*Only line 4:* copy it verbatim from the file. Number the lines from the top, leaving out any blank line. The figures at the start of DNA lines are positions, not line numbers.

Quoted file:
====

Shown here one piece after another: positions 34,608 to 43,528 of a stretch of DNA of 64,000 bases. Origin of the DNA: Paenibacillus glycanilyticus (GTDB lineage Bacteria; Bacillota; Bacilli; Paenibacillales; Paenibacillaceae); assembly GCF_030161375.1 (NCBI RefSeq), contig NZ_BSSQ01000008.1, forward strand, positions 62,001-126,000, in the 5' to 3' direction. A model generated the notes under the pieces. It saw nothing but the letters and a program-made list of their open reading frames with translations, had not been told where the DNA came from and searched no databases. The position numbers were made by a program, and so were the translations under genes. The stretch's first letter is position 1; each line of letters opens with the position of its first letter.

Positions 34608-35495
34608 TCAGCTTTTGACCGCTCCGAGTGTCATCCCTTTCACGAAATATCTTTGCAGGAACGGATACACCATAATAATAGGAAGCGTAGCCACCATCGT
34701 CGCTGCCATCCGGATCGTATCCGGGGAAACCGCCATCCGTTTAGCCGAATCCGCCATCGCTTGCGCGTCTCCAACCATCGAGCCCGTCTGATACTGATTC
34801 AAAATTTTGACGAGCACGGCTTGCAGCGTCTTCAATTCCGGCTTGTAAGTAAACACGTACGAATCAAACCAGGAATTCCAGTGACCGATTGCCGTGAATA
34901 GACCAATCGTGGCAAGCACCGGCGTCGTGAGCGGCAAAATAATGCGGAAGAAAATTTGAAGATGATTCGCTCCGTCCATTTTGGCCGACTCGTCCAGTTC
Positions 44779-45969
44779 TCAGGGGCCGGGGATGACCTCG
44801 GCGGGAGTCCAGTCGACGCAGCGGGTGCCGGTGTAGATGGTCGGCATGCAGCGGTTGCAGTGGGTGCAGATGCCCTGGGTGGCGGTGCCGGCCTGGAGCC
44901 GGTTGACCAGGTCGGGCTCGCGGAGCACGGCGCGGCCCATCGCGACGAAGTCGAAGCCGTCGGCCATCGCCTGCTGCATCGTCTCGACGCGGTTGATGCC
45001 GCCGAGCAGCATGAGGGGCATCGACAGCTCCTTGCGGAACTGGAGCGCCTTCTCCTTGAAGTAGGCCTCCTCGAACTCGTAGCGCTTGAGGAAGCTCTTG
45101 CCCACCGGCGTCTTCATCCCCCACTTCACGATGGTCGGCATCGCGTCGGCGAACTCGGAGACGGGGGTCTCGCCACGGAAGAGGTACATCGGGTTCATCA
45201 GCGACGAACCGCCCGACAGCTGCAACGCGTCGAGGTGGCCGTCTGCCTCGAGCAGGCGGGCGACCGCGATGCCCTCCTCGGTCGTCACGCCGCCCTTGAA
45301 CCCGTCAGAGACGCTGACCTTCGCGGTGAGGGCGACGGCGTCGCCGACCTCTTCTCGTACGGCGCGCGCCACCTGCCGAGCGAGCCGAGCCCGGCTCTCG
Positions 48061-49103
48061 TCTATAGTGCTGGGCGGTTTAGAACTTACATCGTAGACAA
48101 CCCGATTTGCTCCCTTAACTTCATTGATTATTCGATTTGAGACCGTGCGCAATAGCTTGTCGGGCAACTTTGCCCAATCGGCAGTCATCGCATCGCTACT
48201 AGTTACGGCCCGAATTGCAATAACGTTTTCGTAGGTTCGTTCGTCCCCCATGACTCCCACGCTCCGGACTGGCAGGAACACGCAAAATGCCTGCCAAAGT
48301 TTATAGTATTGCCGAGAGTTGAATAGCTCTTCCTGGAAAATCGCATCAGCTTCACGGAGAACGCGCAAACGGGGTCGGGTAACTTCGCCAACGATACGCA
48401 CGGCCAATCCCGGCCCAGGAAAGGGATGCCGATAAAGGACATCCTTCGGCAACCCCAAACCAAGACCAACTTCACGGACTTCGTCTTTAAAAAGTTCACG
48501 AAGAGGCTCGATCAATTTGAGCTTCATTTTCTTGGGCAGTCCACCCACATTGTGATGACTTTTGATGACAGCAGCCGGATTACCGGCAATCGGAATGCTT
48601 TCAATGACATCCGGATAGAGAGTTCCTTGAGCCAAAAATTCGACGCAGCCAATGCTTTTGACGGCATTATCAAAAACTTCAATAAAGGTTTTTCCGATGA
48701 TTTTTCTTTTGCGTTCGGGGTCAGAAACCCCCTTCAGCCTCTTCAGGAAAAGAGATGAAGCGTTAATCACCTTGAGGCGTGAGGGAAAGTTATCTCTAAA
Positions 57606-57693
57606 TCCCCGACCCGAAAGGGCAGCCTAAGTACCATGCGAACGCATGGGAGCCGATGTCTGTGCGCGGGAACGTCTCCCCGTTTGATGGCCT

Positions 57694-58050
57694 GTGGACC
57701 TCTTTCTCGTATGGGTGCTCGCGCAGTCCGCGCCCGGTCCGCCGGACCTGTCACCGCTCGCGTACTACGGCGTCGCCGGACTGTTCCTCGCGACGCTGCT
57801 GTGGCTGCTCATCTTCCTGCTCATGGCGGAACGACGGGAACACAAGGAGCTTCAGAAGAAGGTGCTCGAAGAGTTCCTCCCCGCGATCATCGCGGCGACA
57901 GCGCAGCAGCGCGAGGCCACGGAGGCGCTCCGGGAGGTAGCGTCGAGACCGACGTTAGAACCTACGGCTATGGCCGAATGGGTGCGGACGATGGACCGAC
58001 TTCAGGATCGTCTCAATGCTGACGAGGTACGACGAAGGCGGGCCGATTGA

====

34701 CGCTGCCATCCGGATCGTATCCGGGGAAACCGCCATCCGTTTAGCCGAATCCGCCATCGCTTGCGCGTCTCCAACCATCGAGCCCGTCTGATACTGATTC